By Aderito Bie, Communications Officer, CARE Mozambique
Margarida Albino is sitting next to the floodwaters that have engulfed the grounds where her house once stood.
She came to see, if she can rescue some of her belongings, but now she is realizing that she lost everything. She is not alone in this predicament, over a one hundred people in this tiny
village of Tica - roughly 80 kilometres from the city of Beira – have had similar losses after Cyclone Idai struck Mozambique last month.
At night, Margarida and her five children now sleep on a sandy floor of a makeshift home she was able to build with the help of her neighbours. They have no blankets.
“I lost all of my belongings: my clothes, my goats, chicken, ducks and crops,” she explains. “I used to harvest rice, bananas, sugar cane and other crops, but everything has been washed away. We have no stock and I have nothing left to feed my children.”
With winds of over 200 kilometres per hour, Idai was the worst cyclones to hit this battered coastline in a decade. More than one million people are still in need of humanitarian assistance in Mozambique. Hundreds of thousands of people have been displaced, crops have been destroyed and livelihoods lost.
Margarida adds: “Before the cyclone I produced enough rice for my family and was also able to start a small business selling my harvest. Now, we don’t know how to survive.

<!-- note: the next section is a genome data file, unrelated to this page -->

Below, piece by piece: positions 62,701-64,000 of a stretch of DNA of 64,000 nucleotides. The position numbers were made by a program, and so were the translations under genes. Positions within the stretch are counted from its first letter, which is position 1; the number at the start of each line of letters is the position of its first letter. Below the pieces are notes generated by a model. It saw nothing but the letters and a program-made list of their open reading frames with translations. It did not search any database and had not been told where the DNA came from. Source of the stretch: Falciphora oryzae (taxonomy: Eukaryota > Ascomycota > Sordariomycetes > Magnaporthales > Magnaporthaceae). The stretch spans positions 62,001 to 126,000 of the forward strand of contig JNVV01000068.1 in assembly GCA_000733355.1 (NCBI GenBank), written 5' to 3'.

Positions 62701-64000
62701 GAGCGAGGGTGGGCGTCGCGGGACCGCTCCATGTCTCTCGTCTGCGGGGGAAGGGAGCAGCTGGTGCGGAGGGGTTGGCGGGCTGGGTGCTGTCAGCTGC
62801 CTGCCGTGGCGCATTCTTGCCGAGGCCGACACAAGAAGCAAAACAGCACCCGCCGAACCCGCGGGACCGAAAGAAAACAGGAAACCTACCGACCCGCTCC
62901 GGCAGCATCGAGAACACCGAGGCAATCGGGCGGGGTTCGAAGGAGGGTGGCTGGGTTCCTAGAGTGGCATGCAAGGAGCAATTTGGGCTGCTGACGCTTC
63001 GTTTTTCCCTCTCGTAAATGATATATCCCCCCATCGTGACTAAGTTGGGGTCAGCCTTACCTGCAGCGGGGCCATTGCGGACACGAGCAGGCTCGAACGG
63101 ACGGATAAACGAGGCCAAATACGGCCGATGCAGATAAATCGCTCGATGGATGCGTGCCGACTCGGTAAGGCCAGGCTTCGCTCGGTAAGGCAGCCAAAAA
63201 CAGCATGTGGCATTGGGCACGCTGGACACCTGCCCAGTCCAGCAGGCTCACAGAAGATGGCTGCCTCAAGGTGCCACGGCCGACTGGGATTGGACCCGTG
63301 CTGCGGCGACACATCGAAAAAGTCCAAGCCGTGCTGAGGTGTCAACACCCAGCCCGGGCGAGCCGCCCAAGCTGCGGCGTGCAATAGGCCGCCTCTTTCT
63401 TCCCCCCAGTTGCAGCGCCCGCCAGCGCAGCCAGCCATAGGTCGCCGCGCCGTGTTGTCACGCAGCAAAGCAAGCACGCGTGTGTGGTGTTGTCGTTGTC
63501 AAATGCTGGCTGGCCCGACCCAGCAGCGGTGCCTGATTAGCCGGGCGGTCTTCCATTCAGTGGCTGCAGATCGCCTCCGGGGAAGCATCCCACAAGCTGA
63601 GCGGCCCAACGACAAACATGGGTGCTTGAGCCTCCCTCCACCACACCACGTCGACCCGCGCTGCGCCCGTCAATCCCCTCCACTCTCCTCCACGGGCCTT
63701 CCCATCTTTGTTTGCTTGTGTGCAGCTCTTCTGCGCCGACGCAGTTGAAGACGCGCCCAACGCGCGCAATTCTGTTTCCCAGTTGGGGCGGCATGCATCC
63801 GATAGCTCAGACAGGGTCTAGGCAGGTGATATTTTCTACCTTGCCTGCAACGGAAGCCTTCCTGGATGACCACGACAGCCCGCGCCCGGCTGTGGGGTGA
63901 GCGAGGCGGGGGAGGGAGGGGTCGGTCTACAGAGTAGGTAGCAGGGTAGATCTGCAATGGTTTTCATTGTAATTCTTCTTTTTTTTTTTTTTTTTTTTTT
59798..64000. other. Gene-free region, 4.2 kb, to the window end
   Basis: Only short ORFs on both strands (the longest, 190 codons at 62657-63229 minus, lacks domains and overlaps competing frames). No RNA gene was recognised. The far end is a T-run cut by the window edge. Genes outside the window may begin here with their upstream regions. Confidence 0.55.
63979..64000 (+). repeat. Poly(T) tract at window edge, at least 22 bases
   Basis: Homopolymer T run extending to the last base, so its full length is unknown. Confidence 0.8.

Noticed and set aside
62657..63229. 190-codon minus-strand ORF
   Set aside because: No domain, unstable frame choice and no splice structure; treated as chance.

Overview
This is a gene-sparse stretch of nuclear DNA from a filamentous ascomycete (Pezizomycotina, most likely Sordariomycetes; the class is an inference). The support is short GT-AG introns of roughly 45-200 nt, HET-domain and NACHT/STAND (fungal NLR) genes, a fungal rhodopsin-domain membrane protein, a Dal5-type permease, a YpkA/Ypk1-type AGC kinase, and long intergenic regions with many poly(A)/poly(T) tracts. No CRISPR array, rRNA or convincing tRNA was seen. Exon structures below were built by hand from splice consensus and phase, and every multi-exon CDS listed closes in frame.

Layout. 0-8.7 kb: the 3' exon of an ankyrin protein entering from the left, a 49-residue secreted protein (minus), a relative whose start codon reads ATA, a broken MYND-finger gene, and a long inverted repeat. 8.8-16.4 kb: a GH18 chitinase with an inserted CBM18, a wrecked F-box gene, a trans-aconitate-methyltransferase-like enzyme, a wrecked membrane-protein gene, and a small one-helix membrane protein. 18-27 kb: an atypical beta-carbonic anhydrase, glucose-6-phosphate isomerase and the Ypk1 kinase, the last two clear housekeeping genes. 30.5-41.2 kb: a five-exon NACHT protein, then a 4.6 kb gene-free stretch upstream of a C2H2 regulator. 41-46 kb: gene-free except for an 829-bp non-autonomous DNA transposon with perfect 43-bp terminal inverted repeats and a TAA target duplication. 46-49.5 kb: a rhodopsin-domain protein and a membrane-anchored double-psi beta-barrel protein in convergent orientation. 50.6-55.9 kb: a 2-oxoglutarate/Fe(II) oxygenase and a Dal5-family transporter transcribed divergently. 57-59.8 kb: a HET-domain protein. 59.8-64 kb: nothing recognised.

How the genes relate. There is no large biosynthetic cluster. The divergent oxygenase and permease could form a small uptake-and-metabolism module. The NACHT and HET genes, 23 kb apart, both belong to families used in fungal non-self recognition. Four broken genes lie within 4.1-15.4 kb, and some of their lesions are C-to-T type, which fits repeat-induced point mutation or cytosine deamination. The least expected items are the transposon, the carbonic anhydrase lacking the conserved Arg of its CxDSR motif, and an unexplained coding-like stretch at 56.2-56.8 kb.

“We urgently need seeds for replanting our crops. Now, there is still hope, but if we can’t get seeds there will be only hunger, especially affecting our children.”
Until the next harvest, hunger will be a real threat in this part of the world. More than 10,000 children in the cyclone affected areas are already facing severe acute malnutrition and food insecurity is expected to rise. Most areas in Beira are fertile for arable agriculture, and the March/April months are usually harvest time. But cyclone Idai destroyed more than 700,000 hectares of crops including maize, ground nut, cassava, beans and rice.
The World Bank estimates the direct economic losses from Cyclone Idai in Mozambique ranges from US$656 million- USD$773 million, covering damage to buildings, infrastructure and agriculture.
But it is the poor small holder farmer in this part of the country who feel the worst pinch. About 80 per cent of the farmers in Mozambique rely on the crops to provide for their families. One month after the cyclone, many farmers are still waiting for the floodwater to recede to be able to replant seeds.
CARE has already reached close to 22,000 people in Mozambique with food like maize, beans and rice as well as clean water and hygiene items. In the upcoming months, CARE is planning to scale-up its response aiming to distribute short and long cycle crops to help farmers replant their fields.
Learn more about CARE's work in Mozambique.
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